“We want somebody to come foreword, we want witnesses to come forward, 87th and Cottage, that”s a busy street,” said Michelle Cunningham [relation wasn’t given].

The intersection sees about 40,000 automobiles pass through each day, according to counts conducted by the City in 2006. The intersection is outside any future, potential speed camera zone. Crash data from the Illinois Department of Transportation shows 19 pedestrian-automobile collisions and 1 bicycle-automobile collision at this intersection from 2005-2010 (all “possible injury” or greater, but no fatalities). Including all crash types, there were 307 in the same time period, with no fatalities.

The Chicago Tribune also reported the driver’s history on the road (bottom line, this person, who the police nor the newspaper haven’t identified, wasn’t allowed to be driving):

According to Illinois Secretary of State’s records, the driver [a 29-year-old woman] has a troubled driving history dating back to 2001 when she was ticketed for backing up in an area where this was not allowed.

In 2009 and again in 2010 she was ticketed for speeding. Her license was suspended in 2010 after being convicted for not having injurance and suspended again last year after she failed to get high-risk insurance as required, according to records.

The driver was cited for the following infractions:

  • Driving while license suspended or revoked
  • operating a vehicle without insurance
  • Violating restrictions on her driver’s license [the Chicago Tribune article didn’t specify what these restrictions were]
  • Driving an unsafe vehicle [the Chicago Tribune article didn’t specify what was unsafe about the vehicle]

This Google Street View image is looking east along 87th Street at the intersection with Cottage Grove Avenue, where the bicyclist collided with a northbound ice cream truck. View larger.

The Chicago Sun-Times also reported on this story. Visit Cunningham’s page on Every Bicyclist Counts.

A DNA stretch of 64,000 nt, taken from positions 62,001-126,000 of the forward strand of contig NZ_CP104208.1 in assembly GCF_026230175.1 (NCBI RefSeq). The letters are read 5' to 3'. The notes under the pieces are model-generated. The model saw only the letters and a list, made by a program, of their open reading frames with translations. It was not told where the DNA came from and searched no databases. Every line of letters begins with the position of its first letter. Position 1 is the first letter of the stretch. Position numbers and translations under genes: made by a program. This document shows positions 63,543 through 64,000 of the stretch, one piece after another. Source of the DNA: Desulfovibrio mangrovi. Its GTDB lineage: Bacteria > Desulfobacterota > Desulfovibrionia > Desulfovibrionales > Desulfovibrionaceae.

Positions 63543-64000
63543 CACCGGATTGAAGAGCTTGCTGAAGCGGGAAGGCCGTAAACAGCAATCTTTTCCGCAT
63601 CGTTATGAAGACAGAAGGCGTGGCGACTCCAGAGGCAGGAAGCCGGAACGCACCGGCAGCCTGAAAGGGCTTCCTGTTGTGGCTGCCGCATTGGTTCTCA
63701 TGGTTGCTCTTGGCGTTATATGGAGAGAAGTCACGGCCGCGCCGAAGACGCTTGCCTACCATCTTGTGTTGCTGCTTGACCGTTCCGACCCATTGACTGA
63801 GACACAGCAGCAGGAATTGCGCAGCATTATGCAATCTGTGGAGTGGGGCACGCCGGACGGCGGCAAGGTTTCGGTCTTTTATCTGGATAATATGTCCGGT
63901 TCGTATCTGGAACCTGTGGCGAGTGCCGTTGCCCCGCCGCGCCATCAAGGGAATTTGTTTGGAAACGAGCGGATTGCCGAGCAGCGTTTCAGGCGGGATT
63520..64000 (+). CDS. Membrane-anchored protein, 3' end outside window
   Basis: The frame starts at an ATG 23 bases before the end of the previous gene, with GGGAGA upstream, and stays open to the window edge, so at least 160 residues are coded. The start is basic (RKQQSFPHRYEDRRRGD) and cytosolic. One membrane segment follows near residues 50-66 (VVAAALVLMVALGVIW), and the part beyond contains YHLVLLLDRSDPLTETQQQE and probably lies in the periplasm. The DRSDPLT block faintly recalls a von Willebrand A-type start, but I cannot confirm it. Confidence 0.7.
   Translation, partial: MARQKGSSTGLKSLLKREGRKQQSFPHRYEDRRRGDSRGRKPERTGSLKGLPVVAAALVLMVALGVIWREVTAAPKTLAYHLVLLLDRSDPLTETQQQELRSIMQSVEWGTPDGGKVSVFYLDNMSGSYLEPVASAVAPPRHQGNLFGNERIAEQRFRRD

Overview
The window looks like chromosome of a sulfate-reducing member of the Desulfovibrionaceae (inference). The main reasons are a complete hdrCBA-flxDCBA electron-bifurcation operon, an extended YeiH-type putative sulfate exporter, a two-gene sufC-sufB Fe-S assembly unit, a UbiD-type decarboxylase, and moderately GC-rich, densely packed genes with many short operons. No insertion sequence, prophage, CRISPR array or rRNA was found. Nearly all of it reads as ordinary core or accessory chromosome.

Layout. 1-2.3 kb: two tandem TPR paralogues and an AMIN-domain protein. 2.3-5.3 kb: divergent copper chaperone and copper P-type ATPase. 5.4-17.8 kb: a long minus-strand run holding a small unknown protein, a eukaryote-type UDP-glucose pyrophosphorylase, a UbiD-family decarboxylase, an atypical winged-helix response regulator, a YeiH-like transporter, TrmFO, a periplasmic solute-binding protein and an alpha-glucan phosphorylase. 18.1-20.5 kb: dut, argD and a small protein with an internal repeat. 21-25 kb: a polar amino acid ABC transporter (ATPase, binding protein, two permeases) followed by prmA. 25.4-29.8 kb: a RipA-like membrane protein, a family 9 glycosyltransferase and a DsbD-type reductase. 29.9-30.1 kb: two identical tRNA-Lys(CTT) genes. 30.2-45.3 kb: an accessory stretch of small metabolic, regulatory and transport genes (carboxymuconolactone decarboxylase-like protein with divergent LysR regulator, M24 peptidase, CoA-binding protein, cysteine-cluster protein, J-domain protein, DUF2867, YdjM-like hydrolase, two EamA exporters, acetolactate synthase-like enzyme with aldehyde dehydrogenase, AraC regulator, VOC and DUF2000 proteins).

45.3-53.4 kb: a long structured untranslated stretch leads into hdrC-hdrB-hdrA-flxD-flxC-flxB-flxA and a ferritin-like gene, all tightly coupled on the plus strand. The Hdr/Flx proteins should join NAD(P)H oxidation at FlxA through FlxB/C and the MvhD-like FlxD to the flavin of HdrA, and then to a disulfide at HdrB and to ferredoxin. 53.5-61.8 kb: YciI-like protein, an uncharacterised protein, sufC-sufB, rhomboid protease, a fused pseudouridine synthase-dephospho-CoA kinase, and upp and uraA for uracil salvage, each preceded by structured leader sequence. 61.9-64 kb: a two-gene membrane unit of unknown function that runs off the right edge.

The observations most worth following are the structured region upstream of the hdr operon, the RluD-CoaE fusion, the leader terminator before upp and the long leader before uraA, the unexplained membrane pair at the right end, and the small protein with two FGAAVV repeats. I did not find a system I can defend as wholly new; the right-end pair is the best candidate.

* The information is only accurate as of this post’s publishing time and includes only people who died in the Chicago city limits. View previous Fatality Tracker posts.

Confusing intersection of Milwaukee-Wood-Wolcott to be redesigned and reconstructed in Spring 2013 (was September)


The photographer, Mike Travis, captioned this photo with “They managed to not get run over at Milwaukee & Wood”. See “Crash stats” below for details on the activity here.

Update September 7, 2012: From the Wicker Park-Bucktown SSA, we get news that this project has been pushed back to spring 2013. It seems IDOT is responsible for this delay. 

The skewed intersection of Milwaukee Avenue, Wood Street, and Wolcott Avenue in Wicker Park will be redesigned and reconstructed this year as part of a project to upgrade the signals. The original project only called for upgrading the traffic signals, which are decades old and very hard to see. Their timing is also awkward, providing no “all red” phase between the red phase of one direction and the following green phase of the cross direction. Construction should begin in September, according to the 1st Ward office.